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Romances of the White Man's Burden

Race, Empire, and the Plantation in American Literature, 1880-1936

Jeremy Wells

Publication Year: 2011

“Take up the white man’s burden!” So wrote the English writer Rudyard Kipling in 1899, in a poem aimed at Americans at a time when colonial ambitions were particularly high. The poem proved especially popular among white southern men, who saw in its vision of America’s imperial future an image that appeared to reflect and even redeem the South’s plantation past. Romances of the White Man’s Burden takes on works in American literature in which the proverbial “old plantation” is made to seem not a relic but a harbinger, a sign that the South had arrived at a multiracial modernity and harmony before the rest of the United States. Focusing on writers such as Joel Chandler Harris, Thomas Nelson Page, Henry W. Grady, Thomas Dixon, and William Faulkner, Jeremy Wells reveals their shared fixation on the figure of the white southern man as specially burdened by history. Each of these writers, in his own way, presented the plantation South as an emblem, not an aberration, of America.

Published by: Vanderbilt University Press

Title Page

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Table of Contents

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Acknowledgments

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pp. ix-x

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Introduction: White Southern Men and the Burden of Empire

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pp. 1-31

In a very bad novel published in 1907 and titled Love Is the Sum of It All: A Plantation Romance, the former Confederate soldier turned popular writer George Cary Eggleston wondered whether the old plantations of the antebellum South might provide evidence that nature intended the United States to dominate the world: ...

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1. Uncle Remus's Empire

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pp. 33-71

The first academic study of the image of the plantation in American literature was published in 1924. Titled The Southern Plantation: A Study of the Development and Accuracy of a Tradition, it was written by Francis Pendleton Gaines, a native of South Carolina who had grown up and gone to college in Virginia but then, like some of the other white southern men whose writings and careers I examine in this book, had needed to travel northward before ...

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2. "The Old South under New Conditions": Henry W. Grady, Thomas Nelson Page, and New Southern Manhood

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pp. 73-110

The previous chapter made a great deal of the idea of proximity and the fact that Joel Chandler Harris’s celebration of the old plantation was based primarily on his belief that close contact with black southerners had afforded white southern men forms of comprehension and even culture that few others could claim legitimately to possess. Given the emphasis thus placed upon propinquity, it is worth noting at the outset of this chapter that one of its ...

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3. Manifest Destinies, Invisible Empires: Thomas Dixon's Imperial Fantasies

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pp. 111-142

In his unfinished, posthumously published autobiography, Thomas Dixon Jr. recounts a conversation he had had with his publisher, Walter Hines Page, shortly before Page published The Leopard’s Spots (1902), Dixon’s debut novel and the first in his trilogy celebrating the rise of the Ku Klux Klan: ...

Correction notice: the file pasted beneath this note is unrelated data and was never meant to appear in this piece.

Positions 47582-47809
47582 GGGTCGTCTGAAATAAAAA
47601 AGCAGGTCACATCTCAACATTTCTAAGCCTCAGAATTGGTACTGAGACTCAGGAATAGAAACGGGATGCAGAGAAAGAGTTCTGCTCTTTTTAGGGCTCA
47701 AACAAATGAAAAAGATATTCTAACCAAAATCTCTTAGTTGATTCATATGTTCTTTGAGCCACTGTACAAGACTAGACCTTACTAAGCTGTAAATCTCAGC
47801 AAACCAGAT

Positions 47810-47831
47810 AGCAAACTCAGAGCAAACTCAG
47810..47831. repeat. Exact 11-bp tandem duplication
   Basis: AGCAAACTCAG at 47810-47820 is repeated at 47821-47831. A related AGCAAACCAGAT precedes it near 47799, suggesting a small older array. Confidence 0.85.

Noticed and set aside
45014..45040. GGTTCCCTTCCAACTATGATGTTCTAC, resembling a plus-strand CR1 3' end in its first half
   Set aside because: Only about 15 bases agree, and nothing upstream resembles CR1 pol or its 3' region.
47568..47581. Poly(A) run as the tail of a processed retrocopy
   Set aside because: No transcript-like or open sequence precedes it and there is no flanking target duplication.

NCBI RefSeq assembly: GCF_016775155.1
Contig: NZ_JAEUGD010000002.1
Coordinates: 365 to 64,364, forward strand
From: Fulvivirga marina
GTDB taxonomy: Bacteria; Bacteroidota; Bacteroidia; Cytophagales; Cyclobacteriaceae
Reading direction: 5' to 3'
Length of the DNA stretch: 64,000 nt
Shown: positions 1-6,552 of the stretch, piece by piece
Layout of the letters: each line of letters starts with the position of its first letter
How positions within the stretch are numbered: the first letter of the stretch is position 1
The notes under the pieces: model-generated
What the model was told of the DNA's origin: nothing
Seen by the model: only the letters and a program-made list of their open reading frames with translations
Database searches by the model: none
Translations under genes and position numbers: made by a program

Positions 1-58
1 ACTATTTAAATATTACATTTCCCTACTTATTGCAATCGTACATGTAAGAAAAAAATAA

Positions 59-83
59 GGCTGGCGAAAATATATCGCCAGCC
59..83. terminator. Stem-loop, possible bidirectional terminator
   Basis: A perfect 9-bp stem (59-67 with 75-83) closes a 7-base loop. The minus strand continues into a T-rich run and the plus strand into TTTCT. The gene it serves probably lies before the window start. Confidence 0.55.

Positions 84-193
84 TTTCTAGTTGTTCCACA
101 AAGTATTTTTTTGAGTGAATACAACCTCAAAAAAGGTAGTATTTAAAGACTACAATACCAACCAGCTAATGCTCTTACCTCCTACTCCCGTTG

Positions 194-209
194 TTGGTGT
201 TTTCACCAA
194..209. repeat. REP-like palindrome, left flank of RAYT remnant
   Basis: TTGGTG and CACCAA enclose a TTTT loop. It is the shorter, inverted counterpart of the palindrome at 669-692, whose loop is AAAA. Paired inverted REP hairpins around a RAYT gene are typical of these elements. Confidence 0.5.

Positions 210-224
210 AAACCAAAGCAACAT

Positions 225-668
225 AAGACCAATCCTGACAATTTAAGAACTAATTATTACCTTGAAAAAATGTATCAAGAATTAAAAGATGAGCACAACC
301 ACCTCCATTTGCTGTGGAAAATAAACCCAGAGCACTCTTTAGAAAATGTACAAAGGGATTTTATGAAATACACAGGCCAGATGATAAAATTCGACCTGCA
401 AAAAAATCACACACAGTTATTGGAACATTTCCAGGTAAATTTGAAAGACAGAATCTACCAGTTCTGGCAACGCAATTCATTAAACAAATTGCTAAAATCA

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4. "White Babies . . . Struggling": William Faulkner and the White Man's Burden

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pp. 143-171

The fiction of William Faulkner is replete with images of burdened white manhood. In The Unvanquished (1938), for example, a young Bayard Sartoris is informed by his aunt of the scandal caused by his cousin Drusilla’s having dressed as a man and fought under the command of Bayard’s father during the Civil War. The only solution, his aunt informs him, is for his father and Drusilla to marry: “Bayard, I do not ask your forgiveness for this because ...

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Conclusion: Plantation Nationhood and the Myth of Southern Otherness

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pp. 173-184

One narrative of how southern literature achieved national and global recognition during the 1930s and afterward goes like this. In 1917 H. L. Mencken, the Baltimore-born editor and essayist who by that time had become a fixture of a New York–based literary establishment, published “The Sahara of the Bozart,” an essay disparaging the South for its failure to have contributed to American “civilization” since the end of the Civil War. Broad ...

Notes

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pp. 185-209

Works Cited

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pp. 211-228

Index

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pp. 229-238


E-ISBN-13: 9780826517586
Print-ISBN-13: 9780826517562
Print-ISBN-10: 0826517560

Page Count: 265
Publication Year: 2011

Research Areas

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Subject Headings

  • American fiction -- 19th century -- History and criticism.
  • American fiction -- 20th century -- History and criticism.
  • American literature -- Southern States -- History and criticism
  • Plantation life in literature.
  • Imperialism in literature.
  • Southern States -- In literature.
  • Southern States -- Intellectual life -- 20th century.
  • Southern States -- Intellectual life -- 19th century.
  • Race in literature.
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